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Pets are a big part of the family. That’s why when you go camping it’s hard to leave your furry friends at home. Taking a pet on any outing will have challenges, but if you prepare, prepare, and prepare some more, it will be the adventure of a lifetime!
We’ve put together some helpful tips to make sure you can enjoy your next adventure into the great outdoors with your loyal companion…
We get asked a lot: “are Tentsile Tree Tents animal-friendly?”. The simple answer is – Yes!
Whether you’re in a Tentsile, ground tent, or hammock, preparation is key. Protect your tent floor and keep it clean with an extra blanket layer, make sure your pet has easy access and exit options just in case of any midnight accidents (if you know, you know...) Above all make sure your pet is happy and comfortable in your tent set up. A test pitch at home or the local park can save time and effort when you head out into the wild!
2. Find the perfect campsite/route
Call ahead to your chosen campground, and make sure they are animal-friendly. While you may love your cats and dogs dearly, unfortunately not everyone else will. Then, if you’re ready to climb mountains, to paddle rivers, and cross deserts, that’s awesome! Just consider if your pet is ready too. Pick an adventure that suits you both. Know your pet’s physical capabilities, and explore smooth hiking trails or canoeing trips for smaller animals to even enjoy. Ruffwear has a range of canine personal flotation devices (PFD) and adventure gear to help you get kitted out for any outdoor experience.
3. Packing the right gear
As well as your own pack and PFD, there are a few other tips for packing out your pet. Check out Camping With Dogs: Backpacking with Dogs Top 10 Essentials for a complete rundown of gear and equipment.
The usual basics are a leash, collar with your contact details, and a way to deal with your pets’ poop, but other essentials would be a dedicated pet water bottle, harness, coat, a pet sleeping bag and pad, and a collar light for late nights. Additionally, if you’re hiking, consider a dog backpack, and some dog booties for rough ground. Finally, no matter how big or small your adventure, make sure you have a pet first aid kit close by.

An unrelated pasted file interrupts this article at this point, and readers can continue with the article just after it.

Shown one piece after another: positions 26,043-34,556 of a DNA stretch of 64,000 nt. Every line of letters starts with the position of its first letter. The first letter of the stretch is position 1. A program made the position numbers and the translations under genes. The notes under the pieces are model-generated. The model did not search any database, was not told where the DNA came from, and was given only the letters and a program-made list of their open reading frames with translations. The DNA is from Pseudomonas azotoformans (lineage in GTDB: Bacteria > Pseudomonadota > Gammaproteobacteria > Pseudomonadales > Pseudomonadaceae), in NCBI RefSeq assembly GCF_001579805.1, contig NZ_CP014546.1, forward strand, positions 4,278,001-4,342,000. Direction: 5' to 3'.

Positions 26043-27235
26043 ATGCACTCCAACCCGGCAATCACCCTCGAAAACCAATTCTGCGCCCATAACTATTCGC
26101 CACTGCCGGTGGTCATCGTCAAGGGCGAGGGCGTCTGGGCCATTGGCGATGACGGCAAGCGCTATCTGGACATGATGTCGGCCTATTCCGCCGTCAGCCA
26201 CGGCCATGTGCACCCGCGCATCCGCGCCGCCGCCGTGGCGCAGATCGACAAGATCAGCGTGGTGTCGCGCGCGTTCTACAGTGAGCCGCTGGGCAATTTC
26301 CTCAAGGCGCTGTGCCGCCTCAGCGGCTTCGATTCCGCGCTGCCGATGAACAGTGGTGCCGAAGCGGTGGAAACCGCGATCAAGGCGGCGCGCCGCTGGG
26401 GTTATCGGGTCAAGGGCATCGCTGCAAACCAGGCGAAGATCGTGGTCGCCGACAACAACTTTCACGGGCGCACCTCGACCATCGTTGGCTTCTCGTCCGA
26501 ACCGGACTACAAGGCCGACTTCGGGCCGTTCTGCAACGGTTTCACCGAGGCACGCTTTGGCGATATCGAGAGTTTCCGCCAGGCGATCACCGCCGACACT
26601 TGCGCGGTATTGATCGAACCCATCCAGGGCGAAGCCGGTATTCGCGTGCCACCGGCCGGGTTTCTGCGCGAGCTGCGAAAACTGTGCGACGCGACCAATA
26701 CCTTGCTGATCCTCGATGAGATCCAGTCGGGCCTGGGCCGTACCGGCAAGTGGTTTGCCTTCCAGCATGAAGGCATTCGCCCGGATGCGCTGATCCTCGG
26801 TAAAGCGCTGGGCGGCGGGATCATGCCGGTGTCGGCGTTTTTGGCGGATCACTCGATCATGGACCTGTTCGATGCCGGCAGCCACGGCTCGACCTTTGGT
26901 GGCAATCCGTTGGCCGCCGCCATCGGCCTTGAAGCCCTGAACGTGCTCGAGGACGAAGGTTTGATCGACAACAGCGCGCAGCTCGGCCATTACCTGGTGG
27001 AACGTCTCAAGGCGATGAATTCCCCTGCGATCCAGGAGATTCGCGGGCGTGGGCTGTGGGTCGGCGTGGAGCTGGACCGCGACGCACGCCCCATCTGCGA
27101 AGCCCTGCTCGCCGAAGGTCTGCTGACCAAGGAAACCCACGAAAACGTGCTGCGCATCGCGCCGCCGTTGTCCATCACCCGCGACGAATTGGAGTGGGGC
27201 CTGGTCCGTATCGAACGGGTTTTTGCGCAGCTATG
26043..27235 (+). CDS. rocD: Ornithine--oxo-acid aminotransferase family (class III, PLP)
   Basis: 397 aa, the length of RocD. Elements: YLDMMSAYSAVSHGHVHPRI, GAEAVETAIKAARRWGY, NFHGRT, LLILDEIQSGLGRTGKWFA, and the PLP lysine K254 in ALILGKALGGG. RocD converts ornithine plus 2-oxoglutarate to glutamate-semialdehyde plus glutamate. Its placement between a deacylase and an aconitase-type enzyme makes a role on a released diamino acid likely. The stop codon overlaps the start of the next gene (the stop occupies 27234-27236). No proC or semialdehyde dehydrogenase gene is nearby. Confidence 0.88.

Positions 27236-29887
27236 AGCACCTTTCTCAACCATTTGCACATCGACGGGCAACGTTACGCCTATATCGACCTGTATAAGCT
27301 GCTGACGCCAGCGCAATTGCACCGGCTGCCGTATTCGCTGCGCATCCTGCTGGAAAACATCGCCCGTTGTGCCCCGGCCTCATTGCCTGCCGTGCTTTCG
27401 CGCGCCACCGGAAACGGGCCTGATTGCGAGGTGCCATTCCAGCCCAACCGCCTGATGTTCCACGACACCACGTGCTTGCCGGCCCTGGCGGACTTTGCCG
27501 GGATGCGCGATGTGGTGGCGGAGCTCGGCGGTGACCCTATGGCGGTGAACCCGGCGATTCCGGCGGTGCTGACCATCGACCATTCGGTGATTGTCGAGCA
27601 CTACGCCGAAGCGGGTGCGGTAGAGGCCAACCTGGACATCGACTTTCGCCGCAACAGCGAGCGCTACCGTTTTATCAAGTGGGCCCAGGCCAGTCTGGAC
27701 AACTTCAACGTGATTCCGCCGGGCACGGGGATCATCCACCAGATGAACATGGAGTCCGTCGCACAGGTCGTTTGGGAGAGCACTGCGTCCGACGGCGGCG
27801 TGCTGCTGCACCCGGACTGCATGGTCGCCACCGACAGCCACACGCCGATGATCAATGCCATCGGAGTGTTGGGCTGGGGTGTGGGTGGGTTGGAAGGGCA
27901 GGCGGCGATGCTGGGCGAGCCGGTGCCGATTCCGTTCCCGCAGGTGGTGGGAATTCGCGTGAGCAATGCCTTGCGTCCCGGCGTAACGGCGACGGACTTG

photos by @klymit & @_neegz_ via #TentsileAnimals on Instagram
4. Getting Ready Together – Training and Behaviour
No one knows your pet better than you. You know every bark, every meow, and every cheeky look. Before starting your adventure consider your pet’s temperament and behavior: do they listen to you and follow commands? Are they ever aggressive towards people or wildlife? Do they have a tendency to wander off? While all of these things make up their personalities at home, in the great outdoors, these can be dangerous. In the run-up to your trip, practice simple commands and training techniques. Be sure you can count on good behavior before you plan your adventure. Plus, make sure they have all of their vaccinations fully up-to-date before heading into the wilderness.
5. Outdoor Etiquette
In the backcountry, sound travels far. The sound of a dog’s bark travels even further. To help respect your fellow campers and wildlife, dogs that bark constantly should be trained before hitting the trail. Then, when passing other hikers, it is always best to step off the trail and let others pass first. Let them know you have your pet under control.
Last, but definitely not least, poop. Did you know – pet waste can take over a year to decompose? Don’t forget to keep our trails and campsites clean, folks! On day trips where you know proper waste disposal is available, simply pack it out. On longer journeys, the general rule is to bury it deep (at least 5 inches) and away from water sources. Leave No Trace and The Dog People have some very interesting info on this topic…
And there you have it - simple steps to keep everyone enjoying the outdoors!
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